Micro lab: Brain organoids are to be housed inside miniature incubators on the International Space Station.

courtesy of Space Tango

First brain organoids get set to travel into space

A cache of about 100 brain organoids grown from human cells is expected to launch into orbit this month.

By Hannah Furfaro
8 July 2019 | 4 min read
This article is more than five years old.
Neuroscience—and science in general—is constantly evolving, so older articles may contain information or theories that have been reevaluated since their original publication date.

A cache of about 100 brain organoids grown from human cells is expected to launch into orbit in late July. The organoids will be housed for about one month inside a remote-controlled microlaboratory on the International Space Station.

These organoids are made from the stem cells of three neurotypical adults. But on future missions, scientists plan to launch ones with mutations tied to autism, says co-lead researcher Alysson Muotri, professor of cellular and molecular medicine at the University of California, San Diego.

“The idea that we could take advantage of microgravity to improve the [autism] models or even contribute to space exploration didn’t cross my mind,” Muotri says. “To me, this was all very science fiction, so I’m really excited to be part of that.”

The first mission is expected to cost between $100,000 and $200,000, and is funded by a combination of private donations and a portion of Muotri’s salary.

Plans call for the organoids to be loaded onto a SpaceX spacecraft on 21 July. The mission is the first of an anticipated 10, which together may help scientists answer fundamental questions about brain development — and, ultimately, learn whether people can safely reproduce outside Earth.

“Trying to grow organoids in space is actually a big leap forward,” says Ferid Nassor, assistant professor of stem cell and genetic engineering at Institut Sup’Biotech de Paris in France.

“Brain organoids can actually give you very valuable information on the stem cells that might appear when you have a baby up there.”

Some research in space, such as the famous study on twin astronauts Scott and Mark Kelly, has suggested that microgravity can have subtle effects on gene expression. Researchers have also found that animal stem cells multiply faster in space than on Earth, and are exploring whether cosmic radiation alters their development.

But studying organoids in space represents a new frontier. Brain organoids are 3D pink globs that replicate some aspects of human brain structure and activity. They more closely represent the complexity of a human brain than stem cells do. Watching how organoids grow and mature in space may lend insight into whether gravity is required for brain development.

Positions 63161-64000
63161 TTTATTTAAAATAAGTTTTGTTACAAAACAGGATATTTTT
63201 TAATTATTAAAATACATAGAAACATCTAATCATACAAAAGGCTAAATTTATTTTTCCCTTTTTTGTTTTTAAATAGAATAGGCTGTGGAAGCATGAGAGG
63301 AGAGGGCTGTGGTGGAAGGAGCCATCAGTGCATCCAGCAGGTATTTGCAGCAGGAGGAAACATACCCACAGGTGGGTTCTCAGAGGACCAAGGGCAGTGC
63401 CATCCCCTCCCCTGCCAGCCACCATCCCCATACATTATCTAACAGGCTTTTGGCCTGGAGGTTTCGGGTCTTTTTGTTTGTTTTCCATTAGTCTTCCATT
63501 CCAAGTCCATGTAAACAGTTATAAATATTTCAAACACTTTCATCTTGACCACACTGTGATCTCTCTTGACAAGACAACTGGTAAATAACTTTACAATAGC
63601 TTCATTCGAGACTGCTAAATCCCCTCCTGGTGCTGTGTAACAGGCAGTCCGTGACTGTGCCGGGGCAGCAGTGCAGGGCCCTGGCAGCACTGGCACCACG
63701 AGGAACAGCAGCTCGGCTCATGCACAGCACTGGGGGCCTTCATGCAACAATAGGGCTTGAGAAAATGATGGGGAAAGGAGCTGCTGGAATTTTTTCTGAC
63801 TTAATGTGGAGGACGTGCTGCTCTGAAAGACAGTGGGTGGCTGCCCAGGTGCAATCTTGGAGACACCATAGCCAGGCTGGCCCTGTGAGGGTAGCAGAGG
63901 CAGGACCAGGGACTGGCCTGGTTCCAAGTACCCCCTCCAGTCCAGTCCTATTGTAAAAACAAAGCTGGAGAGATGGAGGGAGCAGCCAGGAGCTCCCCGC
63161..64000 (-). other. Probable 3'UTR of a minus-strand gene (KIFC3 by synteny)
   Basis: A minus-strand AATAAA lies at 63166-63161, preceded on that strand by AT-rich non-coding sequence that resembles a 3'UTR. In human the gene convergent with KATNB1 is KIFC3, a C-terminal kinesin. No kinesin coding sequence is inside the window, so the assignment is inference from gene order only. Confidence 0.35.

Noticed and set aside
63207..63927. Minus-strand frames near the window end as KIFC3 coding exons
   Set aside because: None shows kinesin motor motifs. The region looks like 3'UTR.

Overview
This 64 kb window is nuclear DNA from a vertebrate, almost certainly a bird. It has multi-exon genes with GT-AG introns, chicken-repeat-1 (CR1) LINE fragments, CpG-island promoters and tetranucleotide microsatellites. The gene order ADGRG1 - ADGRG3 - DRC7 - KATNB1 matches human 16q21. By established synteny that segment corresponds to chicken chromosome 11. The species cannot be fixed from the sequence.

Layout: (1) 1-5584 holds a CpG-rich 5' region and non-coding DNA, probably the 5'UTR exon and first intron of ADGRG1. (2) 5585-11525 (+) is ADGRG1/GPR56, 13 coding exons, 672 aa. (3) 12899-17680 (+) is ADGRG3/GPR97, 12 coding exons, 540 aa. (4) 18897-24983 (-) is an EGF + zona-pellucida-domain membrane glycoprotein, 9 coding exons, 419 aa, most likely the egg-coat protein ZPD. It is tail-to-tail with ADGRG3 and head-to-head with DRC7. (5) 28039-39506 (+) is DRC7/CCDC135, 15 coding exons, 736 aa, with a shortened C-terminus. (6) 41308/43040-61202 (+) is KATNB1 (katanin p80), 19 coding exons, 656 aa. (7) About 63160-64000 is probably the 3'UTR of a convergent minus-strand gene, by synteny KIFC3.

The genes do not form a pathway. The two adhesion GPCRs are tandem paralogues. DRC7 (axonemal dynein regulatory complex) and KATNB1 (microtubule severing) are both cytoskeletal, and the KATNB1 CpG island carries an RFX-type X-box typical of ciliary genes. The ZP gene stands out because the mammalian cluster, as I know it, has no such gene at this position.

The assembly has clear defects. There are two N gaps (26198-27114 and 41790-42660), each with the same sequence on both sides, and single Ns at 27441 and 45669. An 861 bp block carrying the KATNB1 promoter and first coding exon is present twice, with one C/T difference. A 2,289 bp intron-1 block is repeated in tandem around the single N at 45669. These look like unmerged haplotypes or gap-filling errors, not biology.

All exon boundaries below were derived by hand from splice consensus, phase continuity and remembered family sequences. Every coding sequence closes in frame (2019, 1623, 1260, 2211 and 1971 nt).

“We don’t know and we want to find out,” says co-lead researcher Erik Viirre, adjunct professor of neuroscience at the University of California, San Diego. “It will help us understand the physical forces that determine this kind of structural formation and growth, as well as the implications for the propagation of humanity beyond the Earth.”

The research may also answer questions about how gravity affects other fundamental aspects of the brain, such as neuronal signaling, gene expression and aging.

Suspended in space:

Figuring out how to store and grow the organoids in space was a major feat of engineering, Muotri says.

The organoids are growing in wells in Muotri’s lab. In space, they are to be stored in vials and loaded into 4-by-4-inch cubes that hold specialized battery-operated incubators. Remote-controlled tubes feed the organoids a solution of nutrients. Astronauts plan to install the cubes in a permanent lab on the International Space Station.

The cubes were designed by a Kentucky-based company called Space Tango, which specializes in crafting miniature labs. Miniature cameras inside the cubes are designed to record the organoids’ growth and transmit videos back to Earth. Once the organoids return to Earth in August, the scientists plan to analyze their gene expression and compare the results with those of organoids growing on Earth.

The project removes one variable that’s nearly impossible to eliminate on Earth: gravity.

“When you do basic cell research on the ground, often people include stressors in the system to see how those cells are going to respond under certain conditions. One condition that cannot be replicated on the ground is microgravity,” says Jana Stoudemire, commercial innovation officer at Space Tango. In microgravity, she says, “physical material properties change, biology changes, gene expression looks different.”

Early in human development, nerve cells fold onto themselves to fashion a hollow tube that eventually forms the brain and spinal cord. If the organoids develop in space just as they would on Earth, it may help rule out the idea that gravity is critical to this process.

Although how to transport the organoids to and from space is mostly ironed out, Muotri is still figuring out how to safely bring the organoids from his lab in California to Cape Canaveral Air Force Station in Florida.

He is debating two options: mailing the organoids in a temperature-controlled box or securing the security clearance needed to carry the organoids aboard an airplane.